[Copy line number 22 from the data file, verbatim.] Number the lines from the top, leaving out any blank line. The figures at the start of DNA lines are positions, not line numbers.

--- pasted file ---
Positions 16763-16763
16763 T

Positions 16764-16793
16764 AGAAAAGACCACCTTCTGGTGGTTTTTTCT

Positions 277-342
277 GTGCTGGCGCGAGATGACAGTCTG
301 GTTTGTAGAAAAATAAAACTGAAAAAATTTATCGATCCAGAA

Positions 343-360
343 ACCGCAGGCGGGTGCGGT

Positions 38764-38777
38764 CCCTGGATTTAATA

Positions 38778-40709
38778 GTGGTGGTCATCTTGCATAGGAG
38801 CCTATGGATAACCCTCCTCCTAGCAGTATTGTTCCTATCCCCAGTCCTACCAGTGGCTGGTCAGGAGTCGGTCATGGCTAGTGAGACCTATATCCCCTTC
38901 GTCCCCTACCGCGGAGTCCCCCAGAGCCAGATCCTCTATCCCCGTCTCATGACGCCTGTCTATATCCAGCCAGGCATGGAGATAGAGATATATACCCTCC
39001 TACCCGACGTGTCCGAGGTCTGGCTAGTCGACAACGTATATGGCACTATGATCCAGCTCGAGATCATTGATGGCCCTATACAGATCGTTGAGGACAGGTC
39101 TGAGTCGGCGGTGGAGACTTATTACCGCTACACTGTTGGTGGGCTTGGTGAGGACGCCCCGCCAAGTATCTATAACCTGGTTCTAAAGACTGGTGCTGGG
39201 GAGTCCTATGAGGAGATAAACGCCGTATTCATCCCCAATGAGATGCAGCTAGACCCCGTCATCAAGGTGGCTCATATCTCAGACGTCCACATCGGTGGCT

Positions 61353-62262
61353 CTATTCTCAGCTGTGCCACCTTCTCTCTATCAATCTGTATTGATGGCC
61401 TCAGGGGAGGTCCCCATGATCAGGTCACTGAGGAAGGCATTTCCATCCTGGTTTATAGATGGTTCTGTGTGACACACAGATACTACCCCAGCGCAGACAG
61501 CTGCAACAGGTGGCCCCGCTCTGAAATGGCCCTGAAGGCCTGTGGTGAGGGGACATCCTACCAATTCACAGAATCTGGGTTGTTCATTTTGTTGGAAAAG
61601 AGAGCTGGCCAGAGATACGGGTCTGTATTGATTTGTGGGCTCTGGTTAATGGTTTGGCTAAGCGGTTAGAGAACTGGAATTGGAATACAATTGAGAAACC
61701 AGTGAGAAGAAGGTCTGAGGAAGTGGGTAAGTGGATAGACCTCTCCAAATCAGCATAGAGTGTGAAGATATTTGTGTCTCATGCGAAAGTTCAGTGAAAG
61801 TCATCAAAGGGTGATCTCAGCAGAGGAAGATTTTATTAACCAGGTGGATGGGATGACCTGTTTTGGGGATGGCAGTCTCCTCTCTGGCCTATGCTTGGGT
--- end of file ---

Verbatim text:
61501 CTGCAACAGGTGGCCCCGCTCTGAAATGGCCCTGAAGGCCTGTGGTGAGGGGACATCCTACCAATTCACAGAATCTGGGTTGTTCATTTTGTTGGAAAAG